Attention: Dan Halutz

When Israel began using `targeted killings' in its war on Palestinian terror, it claimed moral superiority over its enemies.

The driver of a speeding train notices five people on the tracks. He cannot stop the train, but he can divert it to a different track, on which only one man is standing. The driver would be acting morally by switching the train to the second track, even though this would cause him to run over the man standing on it, because his motive is moral: He wants to save the five pedestrians standing on the first track. Yet it would be immoral to knowingly kill a healthy man in order to obtain organs from his body that are capable of curing five other people.

The above distinction has its roots in Christian philosophy, and was born in response to ethical dilemmas that arise in the medical profession. Even though Orthodox Christianity forbids abortions, it permits the excision of a womb containing a fetus in order to save the life of the pregnant woman. The logic that guides this approach is that the motive in the latter instance is saving the woman's life. Killing the fetus is not the goal, even though it is a known consequence.

In their discussions of this issue, philosophers use the term "double effect," meaning an action with two results - one good and one bad. The relevant legal term is "the law of expectations": You foresee that your action will have a negative consequence, even though this is not your intent. The relevant moral criteria are that the value of the positive outcome outweigh that of the attendant negative outcome, and that the negative outcome not be a means of obtaining the positive outcome, but merely an unavoidable side effect.

When Israel began using "targeted killings" in its war on Palestinian terror, it claimed moral superiority over its enemies: While they deliberately murdered innocent Israelis, Israel aimed its weapons solely at known terrorists. By implication, Israel was claiming that when it sends a plane to attack a "ticking bomb," this is like attacking a military installation located near a residential neighborhood. Wartime ethics accept a situation in which an attack on a military target causes casualties among the surrounding civilian population.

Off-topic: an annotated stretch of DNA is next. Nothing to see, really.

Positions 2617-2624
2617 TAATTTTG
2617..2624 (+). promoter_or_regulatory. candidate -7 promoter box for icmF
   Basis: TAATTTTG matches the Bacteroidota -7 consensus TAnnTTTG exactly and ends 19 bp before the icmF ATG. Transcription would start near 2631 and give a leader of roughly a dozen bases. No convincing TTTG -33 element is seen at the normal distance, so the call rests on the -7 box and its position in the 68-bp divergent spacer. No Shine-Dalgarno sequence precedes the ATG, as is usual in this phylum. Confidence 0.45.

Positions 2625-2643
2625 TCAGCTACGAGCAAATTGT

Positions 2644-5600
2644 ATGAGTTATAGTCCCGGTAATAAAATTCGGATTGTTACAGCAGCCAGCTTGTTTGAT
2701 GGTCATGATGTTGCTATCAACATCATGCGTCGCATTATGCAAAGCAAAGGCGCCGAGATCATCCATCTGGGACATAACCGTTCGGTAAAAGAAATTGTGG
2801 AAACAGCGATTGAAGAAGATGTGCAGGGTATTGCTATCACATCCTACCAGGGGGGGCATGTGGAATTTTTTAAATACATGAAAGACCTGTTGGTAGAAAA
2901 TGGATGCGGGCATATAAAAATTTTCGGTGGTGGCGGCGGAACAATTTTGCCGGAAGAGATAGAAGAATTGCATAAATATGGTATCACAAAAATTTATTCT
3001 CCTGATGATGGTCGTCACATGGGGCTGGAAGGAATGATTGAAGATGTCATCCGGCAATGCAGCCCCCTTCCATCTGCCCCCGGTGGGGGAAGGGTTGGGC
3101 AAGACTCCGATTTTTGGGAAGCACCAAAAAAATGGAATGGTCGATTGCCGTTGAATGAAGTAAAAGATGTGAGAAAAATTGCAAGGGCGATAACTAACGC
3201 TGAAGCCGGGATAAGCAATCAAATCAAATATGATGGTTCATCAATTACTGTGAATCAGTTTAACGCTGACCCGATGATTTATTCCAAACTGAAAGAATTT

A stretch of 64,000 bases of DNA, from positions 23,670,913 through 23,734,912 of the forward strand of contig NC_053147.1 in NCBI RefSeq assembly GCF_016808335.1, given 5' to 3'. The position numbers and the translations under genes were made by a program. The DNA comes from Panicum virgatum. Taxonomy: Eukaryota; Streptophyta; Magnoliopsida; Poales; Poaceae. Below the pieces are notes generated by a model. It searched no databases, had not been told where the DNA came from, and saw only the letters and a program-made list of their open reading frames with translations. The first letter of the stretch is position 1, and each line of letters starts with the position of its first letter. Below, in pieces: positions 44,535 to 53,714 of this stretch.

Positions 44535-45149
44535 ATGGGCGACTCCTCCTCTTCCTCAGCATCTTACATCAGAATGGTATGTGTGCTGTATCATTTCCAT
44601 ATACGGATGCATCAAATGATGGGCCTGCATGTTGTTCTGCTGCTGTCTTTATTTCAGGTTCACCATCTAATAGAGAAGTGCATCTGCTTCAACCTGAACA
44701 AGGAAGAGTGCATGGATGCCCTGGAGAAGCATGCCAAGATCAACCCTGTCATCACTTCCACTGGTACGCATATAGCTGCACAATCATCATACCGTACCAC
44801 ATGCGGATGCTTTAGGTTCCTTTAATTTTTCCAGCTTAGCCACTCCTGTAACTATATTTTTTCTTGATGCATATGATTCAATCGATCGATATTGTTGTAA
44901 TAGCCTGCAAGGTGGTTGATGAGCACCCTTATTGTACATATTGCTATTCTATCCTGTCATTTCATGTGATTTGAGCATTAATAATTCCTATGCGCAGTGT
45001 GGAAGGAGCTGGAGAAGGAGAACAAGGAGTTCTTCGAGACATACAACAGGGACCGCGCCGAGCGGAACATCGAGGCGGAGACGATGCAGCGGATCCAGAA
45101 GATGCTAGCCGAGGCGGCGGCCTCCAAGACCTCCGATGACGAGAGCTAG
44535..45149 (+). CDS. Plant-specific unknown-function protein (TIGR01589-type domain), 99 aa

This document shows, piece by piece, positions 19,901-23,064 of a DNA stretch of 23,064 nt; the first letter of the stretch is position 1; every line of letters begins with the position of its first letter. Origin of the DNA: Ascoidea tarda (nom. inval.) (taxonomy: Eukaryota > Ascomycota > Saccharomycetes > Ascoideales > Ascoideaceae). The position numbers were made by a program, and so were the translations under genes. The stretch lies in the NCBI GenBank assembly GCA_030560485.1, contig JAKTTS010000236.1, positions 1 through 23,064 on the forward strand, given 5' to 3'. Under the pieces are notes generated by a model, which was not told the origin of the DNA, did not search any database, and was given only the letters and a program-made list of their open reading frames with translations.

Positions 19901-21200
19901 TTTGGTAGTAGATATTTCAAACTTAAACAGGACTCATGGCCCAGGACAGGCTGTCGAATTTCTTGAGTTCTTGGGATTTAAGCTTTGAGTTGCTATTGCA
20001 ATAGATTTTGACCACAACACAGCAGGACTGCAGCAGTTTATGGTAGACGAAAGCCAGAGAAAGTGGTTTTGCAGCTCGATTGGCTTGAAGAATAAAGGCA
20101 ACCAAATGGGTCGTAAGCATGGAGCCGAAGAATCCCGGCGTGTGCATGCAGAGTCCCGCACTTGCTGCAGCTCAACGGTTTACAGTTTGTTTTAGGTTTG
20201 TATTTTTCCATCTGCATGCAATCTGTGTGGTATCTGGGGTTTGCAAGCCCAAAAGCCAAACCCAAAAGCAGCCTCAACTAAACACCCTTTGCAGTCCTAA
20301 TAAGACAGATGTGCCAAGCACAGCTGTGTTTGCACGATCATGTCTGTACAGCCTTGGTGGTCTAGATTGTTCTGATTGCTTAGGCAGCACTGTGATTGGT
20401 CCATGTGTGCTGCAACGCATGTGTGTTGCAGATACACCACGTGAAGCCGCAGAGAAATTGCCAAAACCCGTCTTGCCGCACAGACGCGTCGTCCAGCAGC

In retrospect, however, it is possible to wonder whether the moral superiority that Israel claims is really valid. Is liquidating a person, a terrorist, without trial, like destroying a military base? Does the distinction that Israel made between knowing in advance that a targeted killing would hurt innocent bystanders and declaring that this was not its intention render it ethically clean? The difference between its behavior and that of the terrorist organizations is somewhat murky: Like them, Israel is also trying to break the enemy; like them, it also justifies its actions with nice-sounding rationales ("self-defense" versus "fighting against occupation").

But Israel had one point in its favor - it could claim that, even though the results were similar, its considerations were different than those of the terrorist commanders: It makes a supreme effort to minimize harm to innocent Palestinians, whereas they deliberately aim their murderous attacks at the Israeli public.

Unfortunately, statistics on the results of Israel's targeted killing policy do not give it a clear moral edge. From November 2000 to April 2003, Israel conducted 175 targeted killings that killed 235 people and wounded 310. Of those killed, only 156 were defined as the targets of the strikes; of those wounded, only five were so defined. This result raises the question of whether Israel made sufficient efforts and took sufficient risks to prevent harm to innocent Palestinians. Moreover, official rhetoric demonstrated apathy to the tragic results: Israel's official spokesman announced that he slept well at night after Palestinian civilians are hit, and that the only thing he felt was "a slight bump to the wing of the plane as a result of dropping the bomb."

For the attention of Dan Halutz, who today becomes the new chief of staff.